Lecturer vote authorizes strike

BY ALISON GO
Daily Staff Reporter
Published April 4, 2004

Nearly 90 percent of the Lecturers’ Employee Organization
voted yesterday in favor of authorizing a walkout on Thursday. The
walkout would also include members of the Graduate Employees’
Organization and students and professors who support the LEO
platform.

Members voted 331 to 43 to give the union’s bargaining
council the authority to walk out if the council deems it
necessary.

LEO, which serves 1,300 non-tenure-track faculty on the
University’s three campuses, plans to walk out Thursday
unless the University administration makes “sufficient
movement toward satisfying the goals of the strike platform,”
said LEO president Bonnie Halloran, a lecturer on the
University’s Dearborn campus.

Negotiations have been in progress since August 19. The
administration and LEO will return to the bargaining table today
and Wednesday. “There are fundamental issues the University
feels very strongly about,” University spokeswoman Julie
Peterson said. “But we are very concerned about the idea of
interrupting classes.”

Since the negotiations began, there have been 34 bargaining
sessions, including four extended sessions over the past week. The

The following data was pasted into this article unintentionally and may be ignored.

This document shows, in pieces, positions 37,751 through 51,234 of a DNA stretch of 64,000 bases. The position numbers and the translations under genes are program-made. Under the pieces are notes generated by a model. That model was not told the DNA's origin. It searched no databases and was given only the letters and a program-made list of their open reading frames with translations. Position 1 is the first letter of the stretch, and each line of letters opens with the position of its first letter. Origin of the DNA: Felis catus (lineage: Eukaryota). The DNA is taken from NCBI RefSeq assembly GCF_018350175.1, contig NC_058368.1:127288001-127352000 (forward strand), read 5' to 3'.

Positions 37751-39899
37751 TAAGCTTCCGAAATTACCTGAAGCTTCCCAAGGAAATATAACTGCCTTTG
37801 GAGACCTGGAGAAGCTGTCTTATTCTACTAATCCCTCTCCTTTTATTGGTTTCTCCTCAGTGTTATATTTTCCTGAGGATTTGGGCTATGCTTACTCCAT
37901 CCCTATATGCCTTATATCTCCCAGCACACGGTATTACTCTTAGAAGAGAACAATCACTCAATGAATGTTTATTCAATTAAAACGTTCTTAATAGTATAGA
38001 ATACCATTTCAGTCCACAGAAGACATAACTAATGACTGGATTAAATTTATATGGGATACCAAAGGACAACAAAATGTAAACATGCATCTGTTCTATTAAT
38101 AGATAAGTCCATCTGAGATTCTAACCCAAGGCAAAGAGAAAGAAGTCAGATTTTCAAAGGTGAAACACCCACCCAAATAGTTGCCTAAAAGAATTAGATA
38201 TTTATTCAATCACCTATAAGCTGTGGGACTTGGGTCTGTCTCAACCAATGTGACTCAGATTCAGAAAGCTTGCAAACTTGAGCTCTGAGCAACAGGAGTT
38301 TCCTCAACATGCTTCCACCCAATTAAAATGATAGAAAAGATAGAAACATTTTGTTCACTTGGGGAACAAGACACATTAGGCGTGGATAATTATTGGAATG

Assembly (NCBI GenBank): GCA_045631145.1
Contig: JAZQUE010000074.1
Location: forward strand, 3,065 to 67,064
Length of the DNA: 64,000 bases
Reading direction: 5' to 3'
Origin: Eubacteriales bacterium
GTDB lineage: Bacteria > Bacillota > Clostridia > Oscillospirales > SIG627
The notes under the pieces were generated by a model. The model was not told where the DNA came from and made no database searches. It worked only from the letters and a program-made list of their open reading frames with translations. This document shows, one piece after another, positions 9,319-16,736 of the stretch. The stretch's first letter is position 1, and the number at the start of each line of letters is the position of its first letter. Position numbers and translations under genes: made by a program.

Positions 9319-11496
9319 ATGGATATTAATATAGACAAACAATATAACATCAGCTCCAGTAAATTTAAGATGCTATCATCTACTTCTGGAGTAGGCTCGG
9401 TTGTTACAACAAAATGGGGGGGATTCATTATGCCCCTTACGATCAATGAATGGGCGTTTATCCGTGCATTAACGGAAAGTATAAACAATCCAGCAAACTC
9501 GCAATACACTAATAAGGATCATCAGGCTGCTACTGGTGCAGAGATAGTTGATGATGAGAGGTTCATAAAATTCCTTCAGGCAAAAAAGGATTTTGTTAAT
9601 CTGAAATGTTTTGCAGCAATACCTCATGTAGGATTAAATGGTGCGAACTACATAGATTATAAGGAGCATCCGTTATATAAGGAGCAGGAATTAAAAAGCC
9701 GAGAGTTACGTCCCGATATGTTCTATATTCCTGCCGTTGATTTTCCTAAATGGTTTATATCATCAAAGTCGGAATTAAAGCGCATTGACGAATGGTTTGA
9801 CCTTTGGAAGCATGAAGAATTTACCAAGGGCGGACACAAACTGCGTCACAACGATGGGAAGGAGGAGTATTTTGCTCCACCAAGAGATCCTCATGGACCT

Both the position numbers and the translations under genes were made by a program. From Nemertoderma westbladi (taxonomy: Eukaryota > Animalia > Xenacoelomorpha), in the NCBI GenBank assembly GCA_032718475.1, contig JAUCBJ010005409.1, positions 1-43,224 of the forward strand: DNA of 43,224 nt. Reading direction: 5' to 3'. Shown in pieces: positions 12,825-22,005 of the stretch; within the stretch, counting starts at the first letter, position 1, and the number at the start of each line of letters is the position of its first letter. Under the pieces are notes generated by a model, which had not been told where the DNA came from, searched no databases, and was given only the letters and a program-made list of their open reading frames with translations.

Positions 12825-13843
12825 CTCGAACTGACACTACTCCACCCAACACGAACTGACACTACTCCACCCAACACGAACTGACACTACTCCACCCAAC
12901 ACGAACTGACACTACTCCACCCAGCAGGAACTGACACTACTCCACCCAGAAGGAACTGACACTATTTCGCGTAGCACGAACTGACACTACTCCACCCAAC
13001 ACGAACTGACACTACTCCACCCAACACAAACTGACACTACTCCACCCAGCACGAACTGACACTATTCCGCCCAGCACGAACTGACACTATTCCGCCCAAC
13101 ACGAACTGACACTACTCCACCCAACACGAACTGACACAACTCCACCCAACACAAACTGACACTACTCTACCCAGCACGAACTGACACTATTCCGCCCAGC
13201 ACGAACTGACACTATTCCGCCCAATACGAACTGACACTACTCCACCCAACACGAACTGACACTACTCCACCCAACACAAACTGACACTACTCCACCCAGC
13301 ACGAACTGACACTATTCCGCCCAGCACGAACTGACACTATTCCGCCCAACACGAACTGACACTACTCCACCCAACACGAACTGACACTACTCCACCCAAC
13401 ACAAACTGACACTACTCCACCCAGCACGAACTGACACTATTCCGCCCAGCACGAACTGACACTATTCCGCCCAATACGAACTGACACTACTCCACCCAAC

teams have reached tentative agreement on 17 contract articles,
Provost Paul Courant said in an e-mail to deans, directors and
department chairs last Thursday. However, University administrators
and LEO said they have no definitive plans if the walkout does
occur.

LEO’s main demands involve wage compensation, health
benefits and job security.

Concerning wage compensation, the University has offered to set
the minimum full-time salary for LEO members at $28,000 in Ann
Arbor, $20,800 in Dearborn and $20,000 in Flint, Courant said. This
would cost the University about $300,000 annually.

According to LEO, this would be an additional $200 per person
per year, an offer the group says is not enough to meet its
demands.

“This is a basic embarrassment that that’s how much
they offer their faculty,” Halloran said. “That offer
is unacceptable. They have to make us a more reasonable offer on
salary.”

LEO’s platform on wages includes an increase in the base
salary rate, equal wage across campuses and annual cost-of-living
increases.

The union is asking for a minimum full-time salary rate of
$40,000 for lecturers at all three campuses, with an additional 5
percent increase in the minimum for each year of service. The cost
of LEO’s wage proposals would be over $12 million in fiscal
year 2005, Courant said.

Because they also are part of Michigan’s public school
system, Halloran said members of LEO deserve to be compensated
similarly to public high school teachers, whose minimum salary
hovers at $38,000 a year, Halloran said.

“Why are we being paid near the poverty level?”
Halloran asked. “We’re doing everything we’re
asked to do and more.” The average annual salary for an LEO
member on the Dearborn campus is $23,800. The 2003 poverty level